Saudi Arabia releases female humanoid robot trained to avoid 'sex and politics'

Saudi Arabia releases female humanoid robot trained to avoid 'sex and politics'
Saudi Arabia has released its first female humanoid robot - a 25 year-old woman who is trained not to discuss sex or politics.
2 min read
25 March, 2024
Saudi Arabia has been investing for years in robotics and artificial intelligence, aiming to become a leader in the field. (Photo by -/AFP via Getty Images)

A Saudi company has unveiled the country's first female humanoid robot, saying she has been trained not to discuss sex or politics in accordance with Saudi cultural norms.

"She should be nice, not talking politics, not talking sex because we're in Saudi Arabia," Elie Metri, the CEO of Riyadh-based QSS AI & Robots, told Business Insider on Sunday. "It shouldn't go into those topics."

Named "Sara" by her creators, the robot is dressed in traditional Saudi clothing considered appropriate for women - including a headscarf and modest abaya. Sara also "knows that she's a girl, she's 25 years old, she's 1.62 centimeters," Metri added.

While sex is likely off-limits to Sara due to Saudi Arabia's conservative social norms, politics are probably blacklisted from her system to avoid making major blunders in the kingdom's increasingly repressive political environment.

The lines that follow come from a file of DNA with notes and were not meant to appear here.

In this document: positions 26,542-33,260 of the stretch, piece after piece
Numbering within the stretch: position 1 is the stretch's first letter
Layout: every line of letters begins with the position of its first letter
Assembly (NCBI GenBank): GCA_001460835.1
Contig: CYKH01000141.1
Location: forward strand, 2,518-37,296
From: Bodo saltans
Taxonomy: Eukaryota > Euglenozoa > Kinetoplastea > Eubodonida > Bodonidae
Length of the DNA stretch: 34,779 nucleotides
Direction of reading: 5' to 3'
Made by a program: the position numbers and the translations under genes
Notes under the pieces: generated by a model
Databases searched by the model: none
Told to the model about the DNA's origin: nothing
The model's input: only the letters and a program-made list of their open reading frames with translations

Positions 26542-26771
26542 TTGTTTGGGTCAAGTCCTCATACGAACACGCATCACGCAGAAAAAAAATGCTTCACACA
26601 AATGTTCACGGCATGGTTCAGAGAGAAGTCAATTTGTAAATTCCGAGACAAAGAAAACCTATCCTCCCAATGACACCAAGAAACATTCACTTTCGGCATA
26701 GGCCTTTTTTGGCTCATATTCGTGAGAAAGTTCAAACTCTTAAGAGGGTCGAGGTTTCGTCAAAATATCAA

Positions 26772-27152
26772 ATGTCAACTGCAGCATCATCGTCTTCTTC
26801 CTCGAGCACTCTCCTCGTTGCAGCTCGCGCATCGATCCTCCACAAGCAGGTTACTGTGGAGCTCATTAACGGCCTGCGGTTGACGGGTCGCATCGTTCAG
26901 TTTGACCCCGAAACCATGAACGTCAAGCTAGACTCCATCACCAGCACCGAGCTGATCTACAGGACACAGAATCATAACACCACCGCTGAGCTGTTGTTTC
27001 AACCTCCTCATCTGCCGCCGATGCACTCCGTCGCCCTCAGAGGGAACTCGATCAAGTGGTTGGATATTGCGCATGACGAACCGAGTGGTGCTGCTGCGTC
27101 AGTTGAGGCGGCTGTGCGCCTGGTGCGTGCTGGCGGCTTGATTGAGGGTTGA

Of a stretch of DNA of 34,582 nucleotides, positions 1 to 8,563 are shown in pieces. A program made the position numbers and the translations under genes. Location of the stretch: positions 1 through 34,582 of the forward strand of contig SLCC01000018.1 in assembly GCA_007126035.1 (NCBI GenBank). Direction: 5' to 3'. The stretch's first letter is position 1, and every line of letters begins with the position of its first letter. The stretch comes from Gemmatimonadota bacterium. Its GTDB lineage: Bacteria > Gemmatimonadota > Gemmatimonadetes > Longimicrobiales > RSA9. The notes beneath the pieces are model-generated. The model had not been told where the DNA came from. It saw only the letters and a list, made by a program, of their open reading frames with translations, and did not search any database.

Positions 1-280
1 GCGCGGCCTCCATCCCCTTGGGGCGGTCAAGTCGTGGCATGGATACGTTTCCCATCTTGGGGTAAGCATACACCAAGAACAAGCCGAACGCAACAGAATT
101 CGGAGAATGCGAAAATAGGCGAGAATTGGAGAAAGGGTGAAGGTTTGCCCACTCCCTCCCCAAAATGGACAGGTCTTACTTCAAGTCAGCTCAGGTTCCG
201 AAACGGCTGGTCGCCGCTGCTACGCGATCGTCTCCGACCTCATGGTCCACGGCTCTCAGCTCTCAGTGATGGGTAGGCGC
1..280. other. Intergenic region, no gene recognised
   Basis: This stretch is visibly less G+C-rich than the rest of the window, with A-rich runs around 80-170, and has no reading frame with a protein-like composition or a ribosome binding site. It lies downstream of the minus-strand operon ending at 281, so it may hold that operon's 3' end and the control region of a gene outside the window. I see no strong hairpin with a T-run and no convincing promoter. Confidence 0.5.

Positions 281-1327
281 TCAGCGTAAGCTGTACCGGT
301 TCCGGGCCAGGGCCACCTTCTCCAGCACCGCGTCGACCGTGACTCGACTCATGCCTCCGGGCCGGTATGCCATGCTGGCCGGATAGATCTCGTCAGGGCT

Dozens of people have been arbitrarily arrested in recent years for criticizing Saudi authorities, including prominent female human rights activists.

Some of the most vocal critics of Crown Prince Muhammad Bin Salman have also been executed, sometimes without trial - like the prominent journalist Jamal Khashoggi, who was murdered inside the Saudi embassy in Istanbul.

But there's more to Sara than what she cannot talk about. Using artificial intelligence, Sara can chat with human customers in both Arabic and English.

She was trained to do so using a unique dataset. "We don't rely on anyone else's libraries, not even ChatGPT," Metri told Business Insider.

Sara's launch follows the controversial release of a male humanoid robot, Muhammad, by the same company earlier this month.

While Muhammad's launch was widely welcomed by the tech community as a technical prowess, it also sparked heated discussions online after the robot was caught on camera touching the back of a female reporter from Al Arabiya at the launch event. 

Many social media users mocked the robot for seemingly trying to stroke the reporter's back - a gesture that, coming from a human, would have been deemed inappropriate.

But Metri told reporters Muhammad had only moved his hand to mimic the way humans sometimes move while speaking, dismissing concerns that the robot could have been trying to sexually harass the reporter.

Saudi Arabia has been investing heavily in robotics and artificial intelligence in recent years, aiming to become a leader in the field.

In 2021, the kingdom unveiled a series of robots designed to serve pilgrims during the Hajj while respecting social distancing norms - for example, supplying water to pilgrims so they wouldn't have to interact with other people.